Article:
In this way, our bodies, if not our culture and mindsets, are prepared to go short periods without food. So, here are some of the possible benefits of intermittent fasting.

Weight Loss

Intermittent fasting, whilst not explicitly placing any limits on your calorie consumption, tends to result in reduced calorie intake. Weight loss results from this – and this is, in fact, the primary reason why most people try intermittent fasting.

Studies have seemed to confirm that intermittent fasting is an effective strategy for weight loss. One study found that people on intermittent fasting lost 3-8% weight over 24 weeks. More recently, further research has supported these results, identifying a reduced chance of obesity due to changes in your metabolism.

However, these benefits will not be seen if you fast for the required time and then binge or eat more than you normally would.

Improves Insulin Resistance

The idea behind intermittent fasting and weight loss is that, when fasting, your insulin levels decrease to the extent that you start to use your storages of fat.

Whilst this is useful for those of us without blood sugar problems, intermittent fasting appears to be effective in the treatment and prevention of diabetes too. According to one study, diabetics who fasted were able to come off insulin therapy as a result.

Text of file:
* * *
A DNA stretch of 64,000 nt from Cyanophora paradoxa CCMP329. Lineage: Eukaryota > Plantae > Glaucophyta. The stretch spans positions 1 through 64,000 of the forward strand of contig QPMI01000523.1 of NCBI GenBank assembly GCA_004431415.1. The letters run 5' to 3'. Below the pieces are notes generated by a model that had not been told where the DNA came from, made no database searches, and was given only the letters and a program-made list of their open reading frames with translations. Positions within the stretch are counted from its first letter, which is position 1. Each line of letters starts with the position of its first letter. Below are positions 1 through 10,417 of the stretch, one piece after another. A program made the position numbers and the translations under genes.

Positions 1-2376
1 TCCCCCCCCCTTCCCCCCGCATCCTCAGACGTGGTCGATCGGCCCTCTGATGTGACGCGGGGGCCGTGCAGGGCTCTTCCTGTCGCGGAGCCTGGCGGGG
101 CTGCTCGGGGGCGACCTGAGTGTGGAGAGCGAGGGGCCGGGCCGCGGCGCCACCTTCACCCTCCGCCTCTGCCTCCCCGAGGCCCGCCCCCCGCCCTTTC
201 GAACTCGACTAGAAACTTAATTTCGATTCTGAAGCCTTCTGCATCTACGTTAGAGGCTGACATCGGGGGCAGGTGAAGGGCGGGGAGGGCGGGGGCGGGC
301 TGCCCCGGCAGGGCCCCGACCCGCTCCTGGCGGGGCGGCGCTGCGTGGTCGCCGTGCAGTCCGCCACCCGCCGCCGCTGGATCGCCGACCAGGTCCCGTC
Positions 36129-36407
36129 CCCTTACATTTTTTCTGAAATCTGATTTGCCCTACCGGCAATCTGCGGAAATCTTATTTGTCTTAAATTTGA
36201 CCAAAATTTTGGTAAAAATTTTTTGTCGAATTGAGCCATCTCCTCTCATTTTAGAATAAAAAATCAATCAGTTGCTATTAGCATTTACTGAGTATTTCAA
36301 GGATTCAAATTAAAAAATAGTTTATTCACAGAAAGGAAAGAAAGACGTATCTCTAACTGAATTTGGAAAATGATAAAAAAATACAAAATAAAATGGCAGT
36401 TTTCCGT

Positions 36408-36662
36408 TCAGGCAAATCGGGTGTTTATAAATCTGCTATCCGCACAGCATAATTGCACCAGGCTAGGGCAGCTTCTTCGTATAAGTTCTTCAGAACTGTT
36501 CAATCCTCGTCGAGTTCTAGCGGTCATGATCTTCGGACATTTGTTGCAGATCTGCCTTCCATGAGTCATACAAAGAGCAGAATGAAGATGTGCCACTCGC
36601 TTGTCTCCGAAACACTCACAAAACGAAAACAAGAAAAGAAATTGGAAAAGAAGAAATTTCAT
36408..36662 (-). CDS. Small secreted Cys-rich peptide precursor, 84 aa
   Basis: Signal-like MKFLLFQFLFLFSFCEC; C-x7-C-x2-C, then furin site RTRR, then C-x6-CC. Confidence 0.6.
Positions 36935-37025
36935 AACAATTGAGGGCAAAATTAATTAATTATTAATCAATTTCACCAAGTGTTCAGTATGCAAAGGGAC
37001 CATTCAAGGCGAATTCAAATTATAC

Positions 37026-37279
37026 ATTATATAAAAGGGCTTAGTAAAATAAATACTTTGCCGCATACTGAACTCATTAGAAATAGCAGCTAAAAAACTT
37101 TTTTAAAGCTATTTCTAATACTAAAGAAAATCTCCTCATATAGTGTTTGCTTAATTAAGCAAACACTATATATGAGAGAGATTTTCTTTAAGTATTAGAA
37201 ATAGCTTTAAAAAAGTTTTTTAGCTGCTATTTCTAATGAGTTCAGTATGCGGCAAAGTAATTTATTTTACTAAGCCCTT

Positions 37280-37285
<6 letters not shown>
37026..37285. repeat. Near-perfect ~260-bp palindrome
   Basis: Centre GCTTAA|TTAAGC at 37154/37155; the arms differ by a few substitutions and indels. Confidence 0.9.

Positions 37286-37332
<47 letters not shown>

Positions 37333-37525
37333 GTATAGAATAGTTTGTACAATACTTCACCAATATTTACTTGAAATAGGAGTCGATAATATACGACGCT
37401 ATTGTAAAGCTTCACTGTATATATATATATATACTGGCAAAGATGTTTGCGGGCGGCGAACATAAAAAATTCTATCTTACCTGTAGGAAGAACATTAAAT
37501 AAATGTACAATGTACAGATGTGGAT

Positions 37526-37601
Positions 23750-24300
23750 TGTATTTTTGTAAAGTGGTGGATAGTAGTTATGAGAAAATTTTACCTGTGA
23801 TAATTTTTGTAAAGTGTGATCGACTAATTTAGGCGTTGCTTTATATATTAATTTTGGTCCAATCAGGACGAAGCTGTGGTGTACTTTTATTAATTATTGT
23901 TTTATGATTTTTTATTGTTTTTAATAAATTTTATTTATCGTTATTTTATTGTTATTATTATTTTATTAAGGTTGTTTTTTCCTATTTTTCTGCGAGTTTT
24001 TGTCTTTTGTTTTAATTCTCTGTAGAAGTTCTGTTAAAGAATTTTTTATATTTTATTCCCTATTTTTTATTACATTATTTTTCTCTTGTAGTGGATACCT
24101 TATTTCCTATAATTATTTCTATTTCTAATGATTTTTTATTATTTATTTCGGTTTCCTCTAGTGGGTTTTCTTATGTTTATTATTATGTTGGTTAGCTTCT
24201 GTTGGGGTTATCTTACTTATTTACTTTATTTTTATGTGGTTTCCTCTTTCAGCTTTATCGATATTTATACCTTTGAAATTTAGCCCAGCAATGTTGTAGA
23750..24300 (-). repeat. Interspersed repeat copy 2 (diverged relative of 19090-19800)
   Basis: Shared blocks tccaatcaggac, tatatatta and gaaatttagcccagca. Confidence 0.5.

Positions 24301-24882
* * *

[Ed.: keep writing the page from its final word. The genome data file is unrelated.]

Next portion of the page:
Another study comparing three different methods of intermittent fasting (see below) found that all three improved insulin resistance – a problem associated with the development of diabetes – and seemed to reduce the risk of type 2 diabetes overall.

Further research is required, however, to confirm these results.

Boosts Brain Health

When you’re hungry, you may well feel incredibly distracted. This feeling increases in the early days of intermittent fasting. However, it does not necessarily last.

In fact, according to studies, your brain’s performance and health actually improve as a result of intermittent fasting. Unfortunately, however, studies have so far only been conducted in rodents – so we are still seeking confirmation of the effect of this in humans.

Decreases Risk of Cancer

A reduction to the risk of cancer is one of the major benefits claimed for intermittent fasting. One review of 22 different studies found that there is in fact a promising link here – as, across the studies, fasting was found to suppress the growth of tumours, to improve overall chances of survival, and to counter the side effects of chemotherapy.

Only four of the studies included were carried out on humans, however – so more work needs to be done.

3 Ways to Do Intermittent Fasting